Poverty, Joblessness Underpin Bosnia's Bloody Riots
TEHRAN (Tasnim) - The failure of Bosnia's political leaders to address grinding poverty and growing unemployment prompted the first violent protests since the 1992-95 war, with dire warnings of worse to come.
Starting in the industrial hub of Tuzla in the northeast, the protests spread this week across the country, turning into riots that left hundreds injured and government buildings in flames.
While unemployment figures range from the Central Bank's estimate of 27.5 percent to the statistical agency's 44 percent, the Balkan country's unemployment rate is easily among the highest in Europe.
Joblessness of more than 25 percent among Bosnia's young adults is a "stunning and problematic" figure, the World Bank's director for southeastern Europe Ellen Goldstein said last month, AFP reported.
"High unemployment and low labor force participation continue to pose a threat and need to be addressed to ensure a peaceful and prosperous future for Bosnia," Goldstein told a World Bank conference.
One in five Bosnians live below the poverty line, and at least one in five workers are thought to be engaged in the so-called grey economy.
Although macroeconomic data showed the economy made a fragile recovery of 1.0 percent in 2013 after shrinking 0.5 percent in 2012, Bosnia's 3.8 million people have felt scant improvement in their everyday lives.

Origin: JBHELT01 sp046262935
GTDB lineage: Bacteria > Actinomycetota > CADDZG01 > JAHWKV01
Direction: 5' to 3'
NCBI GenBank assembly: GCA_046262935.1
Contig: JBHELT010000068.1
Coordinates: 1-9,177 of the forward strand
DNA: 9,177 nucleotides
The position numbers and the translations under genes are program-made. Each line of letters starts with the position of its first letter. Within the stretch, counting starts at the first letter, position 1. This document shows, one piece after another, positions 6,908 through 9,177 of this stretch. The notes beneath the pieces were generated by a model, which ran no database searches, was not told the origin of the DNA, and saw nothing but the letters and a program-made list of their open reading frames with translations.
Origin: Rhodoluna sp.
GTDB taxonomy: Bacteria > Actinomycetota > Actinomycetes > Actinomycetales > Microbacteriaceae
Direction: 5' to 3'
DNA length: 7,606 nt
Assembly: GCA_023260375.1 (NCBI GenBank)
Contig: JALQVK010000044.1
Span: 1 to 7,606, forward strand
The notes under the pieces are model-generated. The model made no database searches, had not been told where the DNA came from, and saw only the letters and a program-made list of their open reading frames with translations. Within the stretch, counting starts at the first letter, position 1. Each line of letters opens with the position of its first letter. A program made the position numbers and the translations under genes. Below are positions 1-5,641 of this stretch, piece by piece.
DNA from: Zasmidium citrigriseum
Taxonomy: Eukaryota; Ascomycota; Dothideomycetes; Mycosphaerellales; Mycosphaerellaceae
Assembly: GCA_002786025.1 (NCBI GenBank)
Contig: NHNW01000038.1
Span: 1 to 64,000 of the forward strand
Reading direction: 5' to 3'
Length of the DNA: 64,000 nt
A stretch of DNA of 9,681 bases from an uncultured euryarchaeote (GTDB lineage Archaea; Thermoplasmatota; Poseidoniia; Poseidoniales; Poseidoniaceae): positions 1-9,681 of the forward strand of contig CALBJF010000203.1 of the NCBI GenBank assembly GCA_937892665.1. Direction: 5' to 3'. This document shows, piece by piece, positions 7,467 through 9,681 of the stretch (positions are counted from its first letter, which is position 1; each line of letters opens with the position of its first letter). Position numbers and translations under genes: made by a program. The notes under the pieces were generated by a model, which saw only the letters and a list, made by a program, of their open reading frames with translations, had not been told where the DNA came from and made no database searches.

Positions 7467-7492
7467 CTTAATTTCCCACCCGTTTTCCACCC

"More and more people live in misery and poverty. They are hungry," said political analyst Vahid Sehic.
Bosnia's citizens are among the poorest in Europe, with an average monthly salary of 420 euros ($570).
A shadow economy, endemic corruption and a complex post-war political structure that enables squabbling politicians to block reforms are seen as key impediments to improving the economy.
Moreover, hasty privatisations that enabled tycoons to shut down dozens of companies and make quick profits by selling their assets before declaring bankruptcy have left hundreds of people jobless and in despair.
Local media have widely reported that new owners often failed to comply with privatisation contracts and failed to pay workers for up to two years.
The employers reportedly had the silent approval of the authorities eager to help them to avoid bankruptcy and keep unemployment figures down.